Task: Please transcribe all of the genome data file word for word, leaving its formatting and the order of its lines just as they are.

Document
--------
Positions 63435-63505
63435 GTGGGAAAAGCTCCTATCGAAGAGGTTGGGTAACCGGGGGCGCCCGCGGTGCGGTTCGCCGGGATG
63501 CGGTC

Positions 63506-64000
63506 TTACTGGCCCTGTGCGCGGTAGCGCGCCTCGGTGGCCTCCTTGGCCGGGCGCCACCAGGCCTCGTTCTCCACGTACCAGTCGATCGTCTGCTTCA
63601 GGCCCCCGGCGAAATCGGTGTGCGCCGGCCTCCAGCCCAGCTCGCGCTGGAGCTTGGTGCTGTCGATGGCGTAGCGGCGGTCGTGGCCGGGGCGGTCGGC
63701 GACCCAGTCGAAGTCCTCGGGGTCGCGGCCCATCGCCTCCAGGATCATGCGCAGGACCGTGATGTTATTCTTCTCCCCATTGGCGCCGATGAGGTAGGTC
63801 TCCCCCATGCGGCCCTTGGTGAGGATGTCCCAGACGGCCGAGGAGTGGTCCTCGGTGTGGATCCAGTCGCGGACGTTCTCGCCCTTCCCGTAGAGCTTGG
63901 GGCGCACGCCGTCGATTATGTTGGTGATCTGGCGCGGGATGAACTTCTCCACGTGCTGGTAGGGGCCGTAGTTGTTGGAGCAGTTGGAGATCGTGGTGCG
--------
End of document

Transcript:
Positions 63435-63505
63435 GTGGGAAAAGCTCCTATCGAAGAGGTTGGGTAACCGGGGGCGCCCGCGGTGCGGTTCGCCGGGATG
63501 CGGTC

Positions 63506-64000
63506 TTACTGGCCCTGTGCGCGGTAGCGCGCCTCGGTGGCCTCCTTGGCCGGGCGCCACCAGGCCTCGTTCTCCACGTACCAGTCGATCGTCTGCTTCA
63601 GGCCCCCGGCGAAATCGGTGTGCGCCGGCCTCCAGCCCAGCTCGCGCTGGAGCTTGGTGCTGTCGATGGCGTAGCGGCGGTCGTGGCCGGGGCGGTCGGC
63701 GACCCAGTCGAAGTCCTCGGGGTCGCGGCCCATCGCCTCCAGGATCATGCGCAGGACCGTGATGTTATTCTTCTCCCCATTGGCGCCGATGAGGTAGGTC
63801 TCCCCCATGCGGCCCTTGGTGAGGATGTCCCAGACGGCCGAGGAGTGGTCCTCGGTGTGGATCCAGTCGCGGACGTTCTCGCCCTTCCCGTAGAGCTTGG
63901 GGCGCACGCCGTCGATTATGTTGGTGATCTGGCGCGGGATGAACTTCTCCACGTGCTGGTAGGGGCCGTAGTTGTTGGAGCAGTTGGAGATCGTGGTGCG